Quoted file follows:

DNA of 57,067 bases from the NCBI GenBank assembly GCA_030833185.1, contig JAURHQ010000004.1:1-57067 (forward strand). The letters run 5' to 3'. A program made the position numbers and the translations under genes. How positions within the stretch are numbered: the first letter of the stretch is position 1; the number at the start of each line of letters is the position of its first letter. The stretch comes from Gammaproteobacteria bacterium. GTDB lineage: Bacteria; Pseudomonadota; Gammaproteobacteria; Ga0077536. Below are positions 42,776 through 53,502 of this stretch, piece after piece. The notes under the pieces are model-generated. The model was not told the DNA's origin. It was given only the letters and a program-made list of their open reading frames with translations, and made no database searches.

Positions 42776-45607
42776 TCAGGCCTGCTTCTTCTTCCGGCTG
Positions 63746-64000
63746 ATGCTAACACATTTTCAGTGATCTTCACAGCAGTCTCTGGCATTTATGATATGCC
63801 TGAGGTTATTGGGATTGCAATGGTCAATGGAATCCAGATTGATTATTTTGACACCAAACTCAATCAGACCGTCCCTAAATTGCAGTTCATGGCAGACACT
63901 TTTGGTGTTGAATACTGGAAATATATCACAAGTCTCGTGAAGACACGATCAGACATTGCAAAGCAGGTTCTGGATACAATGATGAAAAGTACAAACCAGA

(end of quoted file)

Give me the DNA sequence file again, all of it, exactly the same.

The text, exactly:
DNA of 57,067 bases from the NCBI GenBank assembly GCA_030833185.1, contig JAURHQ010000004.1:1-57067 (forward strand). The letters run 5' to 3'. A program made the position numbers and the translations under genes. How positions within the stretch are numbered: the first letter of the stretch is position 1; the number at the start of each line of letters is the position of its first letter. The stretch comes from Gammaproteobacteria bacterium. GTDB lineage: Bacteria; Pseudomonadota; Gammaproteobacteria; Ga0077536. Below are positions 42,776 through 53,502 of this stretch, piece after piece. The notes under the pieces are model-generated. The model was not told the DNA's origin. It was given only the letters and a program-made list of their open reading frames with translations, and made no database searches.

Positions 42776-45607
42776 TCAGGCCTGCTTCTTCTTCCGGCTG
Positions 63746-64000
63746 ATGCTAACACATTTTCAGTGATCTTCACAGCAGTCTCTGGCATTTATGATATGCC
63801 TGAGGTTATTGGGATTGCAATGGTCAATGGAATCCAGATTGATTATTTTGACACCAAACTCAATCAGACCGTCCCTAAATTGCAGTTCATGGCAGACACT
63901 TTTGGTGTTGAATACTGGAAATATATCACAAGTCTCGTGAAGACACGATCAGACATTGCAAAGCAGGTTCTGGATACAATGATGAAAAGTACAAACCAGA